By J. Freedom du Lac
In his hell-raising days, back when George Jones received at least as much notice for his self-destructive tendencies as for his profound voice, this moment almost certainly would have foreshadowed trouble: The greatest of all country music emoters is entertaining a visitor in his den when he reaches into a pocket and removes a pillbox filled with white tablets.
Jones, who battled his restless impulses and addictive demons for decades, carefully opens the tiny plastic case, then holds it up.
First lady Laura Bush led an all-star tribute to George Jones during the Kennedy Center Honors celebration Sunday night.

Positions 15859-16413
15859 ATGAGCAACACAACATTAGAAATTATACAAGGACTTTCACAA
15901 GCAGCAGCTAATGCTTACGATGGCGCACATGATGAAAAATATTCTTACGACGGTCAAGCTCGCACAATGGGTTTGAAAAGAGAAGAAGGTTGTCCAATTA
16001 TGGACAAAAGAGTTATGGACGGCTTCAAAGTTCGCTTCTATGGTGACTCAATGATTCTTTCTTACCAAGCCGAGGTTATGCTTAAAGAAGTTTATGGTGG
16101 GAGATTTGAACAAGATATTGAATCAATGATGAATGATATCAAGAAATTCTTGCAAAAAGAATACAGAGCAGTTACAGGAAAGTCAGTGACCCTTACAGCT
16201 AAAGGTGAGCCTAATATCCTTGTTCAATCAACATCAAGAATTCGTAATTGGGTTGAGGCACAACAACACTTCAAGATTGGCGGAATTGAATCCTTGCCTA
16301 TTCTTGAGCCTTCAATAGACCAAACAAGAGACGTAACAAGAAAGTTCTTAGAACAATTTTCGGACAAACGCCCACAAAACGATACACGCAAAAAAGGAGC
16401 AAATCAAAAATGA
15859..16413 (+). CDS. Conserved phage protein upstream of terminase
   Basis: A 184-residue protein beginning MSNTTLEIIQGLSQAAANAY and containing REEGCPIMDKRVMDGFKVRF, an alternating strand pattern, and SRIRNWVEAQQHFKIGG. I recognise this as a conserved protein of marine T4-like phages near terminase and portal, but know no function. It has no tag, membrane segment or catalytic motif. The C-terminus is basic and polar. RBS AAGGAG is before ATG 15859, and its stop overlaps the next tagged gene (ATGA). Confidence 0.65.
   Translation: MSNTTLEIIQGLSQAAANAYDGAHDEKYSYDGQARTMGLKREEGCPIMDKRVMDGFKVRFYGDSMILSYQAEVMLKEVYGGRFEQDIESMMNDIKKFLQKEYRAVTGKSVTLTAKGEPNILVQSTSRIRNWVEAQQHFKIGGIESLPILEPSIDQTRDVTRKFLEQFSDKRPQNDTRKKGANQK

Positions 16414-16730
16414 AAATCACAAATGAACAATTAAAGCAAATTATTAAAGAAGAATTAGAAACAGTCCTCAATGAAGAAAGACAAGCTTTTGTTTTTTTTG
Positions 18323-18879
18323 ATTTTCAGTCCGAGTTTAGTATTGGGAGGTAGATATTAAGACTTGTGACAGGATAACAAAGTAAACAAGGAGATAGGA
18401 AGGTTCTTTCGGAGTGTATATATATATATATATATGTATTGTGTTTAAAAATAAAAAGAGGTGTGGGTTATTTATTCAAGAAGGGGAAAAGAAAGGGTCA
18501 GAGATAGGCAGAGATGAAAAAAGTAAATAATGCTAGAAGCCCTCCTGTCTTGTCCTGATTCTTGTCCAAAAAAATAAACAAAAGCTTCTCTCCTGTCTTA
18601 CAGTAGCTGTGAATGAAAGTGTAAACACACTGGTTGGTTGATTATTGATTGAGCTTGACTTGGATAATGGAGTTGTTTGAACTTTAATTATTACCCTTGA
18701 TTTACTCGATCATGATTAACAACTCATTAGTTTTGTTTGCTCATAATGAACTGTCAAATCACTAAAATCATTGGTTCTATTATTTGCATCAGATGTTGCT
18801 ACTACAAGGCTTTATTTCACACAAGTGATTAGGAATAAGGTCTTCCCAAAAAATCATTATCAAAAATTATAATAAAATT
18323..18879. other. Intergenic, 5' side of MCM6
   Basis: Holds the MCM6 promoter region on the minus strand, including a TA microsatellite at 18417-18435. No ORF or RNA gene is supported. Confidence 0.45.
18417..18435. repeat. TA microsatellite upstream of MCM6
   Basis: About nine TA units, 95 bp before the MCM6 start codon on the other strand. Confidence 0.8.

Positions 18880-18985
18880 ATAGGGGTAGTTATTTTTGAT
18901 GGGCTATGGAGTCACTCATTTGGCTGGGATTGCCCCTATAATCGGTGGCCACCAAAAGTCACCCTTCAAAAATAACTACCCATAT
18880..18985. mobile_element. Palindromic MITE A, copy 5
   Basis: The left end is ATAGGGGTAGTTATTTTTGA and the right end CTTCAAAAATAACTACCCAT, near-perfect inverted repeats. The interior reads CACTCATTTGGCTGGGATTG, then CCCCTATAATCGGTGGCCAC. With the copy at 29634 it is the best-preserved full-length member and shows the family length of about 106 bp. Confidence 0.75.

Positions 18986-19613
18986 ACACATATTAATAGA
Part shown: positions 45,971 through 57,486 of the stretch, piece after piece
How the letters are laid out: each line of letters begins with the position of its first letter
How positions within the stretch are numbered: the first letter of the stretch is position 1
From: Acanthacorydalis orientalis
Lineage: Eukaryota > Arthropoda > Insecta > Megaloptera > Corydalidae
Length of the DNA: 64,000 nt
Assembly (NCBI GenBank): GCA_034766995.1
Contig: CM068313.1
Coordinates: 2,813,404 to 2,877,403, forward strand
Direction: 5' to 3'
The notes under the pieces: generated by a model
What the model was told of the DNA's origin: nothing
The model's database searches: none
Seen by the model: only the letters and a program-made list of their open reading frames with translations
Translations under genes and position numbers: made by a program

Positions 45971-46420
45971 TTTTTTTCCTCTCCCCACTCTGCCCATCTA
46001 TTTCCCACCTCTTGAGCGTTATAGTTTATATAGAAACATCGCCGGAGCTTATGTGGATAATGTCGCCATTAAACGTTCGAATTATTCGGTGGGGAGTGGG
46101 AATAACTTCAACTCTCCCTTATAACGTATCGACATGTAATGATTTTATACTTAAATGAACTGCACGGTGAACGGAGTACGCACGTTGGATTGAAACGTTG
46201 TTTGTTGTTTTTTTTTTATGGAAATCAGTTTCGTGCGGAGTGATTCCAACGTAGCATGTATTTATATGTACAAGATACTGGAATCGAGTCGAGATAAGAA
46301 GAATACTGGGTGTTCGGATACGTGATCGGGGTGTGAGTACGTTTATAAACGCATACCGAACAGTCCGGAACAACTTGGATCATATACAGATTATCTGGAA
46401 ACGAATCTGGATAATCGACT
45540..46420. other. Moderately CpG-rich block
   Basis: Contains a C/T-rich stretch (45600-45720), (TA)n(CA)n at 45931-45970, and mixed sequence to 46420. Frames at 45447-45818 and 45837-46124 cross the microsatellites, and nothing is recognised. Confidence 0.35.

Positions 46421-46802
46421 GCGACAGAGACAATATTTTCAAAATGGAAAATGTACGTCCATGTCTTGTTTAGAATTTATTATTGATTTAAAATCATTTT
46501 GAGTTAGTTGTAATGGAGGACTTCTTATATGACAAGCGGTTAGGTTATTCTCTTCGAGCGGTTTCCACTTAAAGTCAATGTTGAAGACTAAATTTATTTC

Bush described her love of Jones’ tunes as a girl and how she and President George W. Bush had been longtime fans.
“There’s no getting tired of a singer” such as Jones, she said before introducing a short film about his troubled life.
Slideshow Jones, who earned the nickname “No Show Jones” for performances he missed during his wild drinking days, promised to show up this time. The 77-year-old said “I’m in a daze” about being an honoree.
First lady Laura Bush took the stage to salute Jones, saying “there’s no getting tired of a singer like him.” Jones is a favorite on the president’s iPod, said Secretary of State Condoleezza Rice.
The Washington Times
The setting is the piney woods of East Texas, early 1940s. A young boy, roughly 10 years old, has persuaded his parents to let him crawl into bed with them on Saturday nights. Nothing to do with night terrors or fear of darkness - the only radio in the house is in their room.
The boy knows he will nod off before his favorite program, the “Grand Ole Opry,” comes on the airwaves. So he says to Mama, “Make sure you wake me up before Bill Monroe comes on.”